By Daliah Merzaban
Gulf Arab consortium aims to set up three Islamic financial firms to tap opportunities.
A Gulf Arab consortium aims to set up three Islamic financial firms with total starting capital of $2.8 billion and authorisation to raise up to $10 billion to invest in infrastructure, agriculture and the hospitality industry.
Project leader Gulf Finance House, the Bahraini investment bank, said it would launch an investment bank called InfraCapital to tap an expected $545 billion in infrastructure projects in the world's biggest oil-exporting region.
Bahrain's Ithmaar Bank and Abu Dhabi Investment House would also take part in the venture, which will begin with $1.5 billion in capital and can raise up to $6 billion and seeks to invest in the transport, energy and education sectors.
"The pace of innovation in what is a booming Gulf infrastructure sector cannot be understated," Mehran Jamsheer, Gulf Finace House deputy chief executive said in the statement.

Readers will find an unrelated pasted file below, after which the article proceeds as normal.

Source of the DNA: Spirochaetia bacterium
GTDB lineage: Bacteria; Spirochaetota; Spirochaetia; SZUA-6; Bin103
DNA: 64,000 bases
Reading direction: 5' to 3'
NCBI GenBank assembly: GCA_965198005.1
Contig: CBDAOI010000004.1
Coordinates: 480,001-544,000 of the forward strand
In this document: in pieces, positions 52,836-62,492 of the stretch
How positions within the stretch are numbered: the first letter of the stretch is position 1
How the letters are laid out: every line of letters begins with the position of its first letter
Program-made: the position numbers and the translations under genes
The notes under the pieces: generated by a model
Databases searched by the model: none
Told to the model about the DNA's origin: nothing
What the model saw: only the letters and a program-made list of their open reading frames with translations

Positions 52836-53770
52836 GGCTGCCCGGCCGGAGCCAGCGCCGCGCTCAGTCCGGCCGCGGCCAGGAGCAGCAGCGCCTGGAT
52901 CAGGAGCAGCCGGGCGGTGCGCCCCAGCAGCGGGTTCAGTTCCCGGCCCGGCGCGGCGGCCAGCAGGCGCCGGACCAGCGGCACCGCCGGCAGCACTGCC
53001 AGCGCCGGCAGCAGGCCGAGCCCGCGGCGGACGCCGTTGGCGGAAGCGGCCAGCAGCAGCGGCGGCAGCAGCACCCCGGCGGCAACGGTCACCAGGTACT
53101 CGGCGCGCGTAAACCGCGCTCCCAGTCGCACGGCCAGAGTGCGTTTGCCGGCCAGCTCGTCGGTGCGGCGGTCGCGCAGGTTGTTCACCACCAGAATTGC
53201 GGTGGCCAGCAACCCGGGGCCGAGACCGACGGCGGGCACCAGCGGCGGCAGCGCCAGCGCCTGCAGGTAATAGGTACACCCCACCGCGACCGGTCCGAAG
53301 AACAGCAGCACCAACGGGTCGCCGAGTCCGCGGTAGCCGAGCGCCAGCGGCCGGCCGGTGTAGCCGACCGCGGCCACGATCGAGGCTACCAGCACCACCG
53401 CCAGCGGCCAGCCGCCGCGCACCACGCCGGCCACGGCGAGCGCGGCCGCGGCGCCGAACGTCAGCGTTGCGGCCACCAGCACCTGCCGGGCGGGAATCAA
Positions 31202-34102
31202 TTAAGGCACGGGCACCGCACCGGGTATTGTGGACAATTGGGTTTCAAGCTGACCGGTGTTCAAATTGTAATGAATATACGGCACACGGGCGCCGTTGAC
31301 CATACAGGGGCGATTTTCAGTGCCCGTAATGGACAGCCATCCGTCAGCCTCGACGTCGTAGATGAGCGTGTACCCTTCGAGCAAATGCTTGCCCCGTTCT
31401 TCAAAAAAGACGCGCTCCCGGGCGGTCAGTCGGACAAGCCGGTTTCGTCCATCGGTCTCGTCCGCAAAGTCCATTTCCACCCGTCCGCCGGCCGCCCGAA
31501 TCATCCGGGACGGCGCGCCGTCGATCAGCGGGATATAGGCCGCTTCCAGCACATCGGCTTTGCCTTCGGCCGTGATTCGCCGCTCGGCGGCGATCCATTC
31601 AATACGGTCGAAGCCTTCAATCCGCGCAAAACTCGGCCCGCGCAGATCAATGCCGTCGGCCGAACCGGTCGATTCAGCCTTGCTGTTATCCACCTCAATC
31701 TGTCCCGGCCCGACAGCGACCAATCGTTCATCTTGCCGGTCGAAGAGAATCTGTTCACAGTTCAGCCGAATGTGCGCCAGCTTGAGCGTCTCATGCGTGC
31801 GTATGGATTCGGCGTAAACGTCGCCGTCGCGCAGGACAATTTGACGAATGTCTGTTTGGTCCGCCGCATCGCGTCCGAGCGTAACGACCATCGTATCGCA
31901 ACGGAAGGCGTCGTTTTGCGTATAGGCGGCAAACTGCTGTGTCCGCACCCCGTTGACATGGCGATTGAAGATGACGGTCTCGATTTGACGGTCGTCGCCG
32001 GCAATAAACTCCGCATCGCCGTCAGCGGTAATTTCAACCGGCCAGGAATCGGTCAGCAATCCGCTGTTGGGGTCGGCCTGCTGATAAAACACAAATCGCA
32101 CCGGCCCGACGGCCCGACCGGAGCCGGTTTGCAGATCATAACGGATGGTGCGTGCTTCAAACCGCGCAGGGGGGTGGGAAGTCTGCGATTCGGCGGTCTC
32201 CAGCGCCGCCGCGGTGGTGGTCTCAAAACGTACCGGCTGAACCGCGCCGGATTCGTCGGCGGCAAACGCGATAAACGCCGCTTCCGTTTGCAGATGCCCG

The Gulf consortium would also set up a $1 billion agricultural investment firm, authorised to raise up to $3 billion and focusing on food production, livestock and biofuels, and a $300 million hospitality fund authorised to raise up to $1 billion to invest in hotels and apartment complexes, they said.
The three firms could have collective authorised capital of up to $10 billion, the companies said.
The announcement comes one month after a Gulf consortium including Gulf Finance said it would set up a $5 billion steelmaking firm to meeting soaring construction demand in the region.
Gulf Arab oil producers are putting investment windfall revenues from a more than five-fold rise in oil prices since 2002 into developing infrastructure, real estate and industry to diversify their economies away from a reliance on oil exports.
The size of the six Gulf economies, including Saudi Arabia and the United Arab Emirates, will surge past $1 trillion this year on high oil prices, a Reuters poll showed last month.
In May, Gulf Finance, which is also building energy operations in places like Libya, said it would start a $2 billion cement company.
Islamic companies comply with sharia law which bans, among other things, the payment or receipt of interest. (Reuters)For all the latest banking and finance news from the UAE and Gulf countries, follow us on Twitter and Linkedin, like us on Facebook and subscribe to our YouTube page, which is updated daily.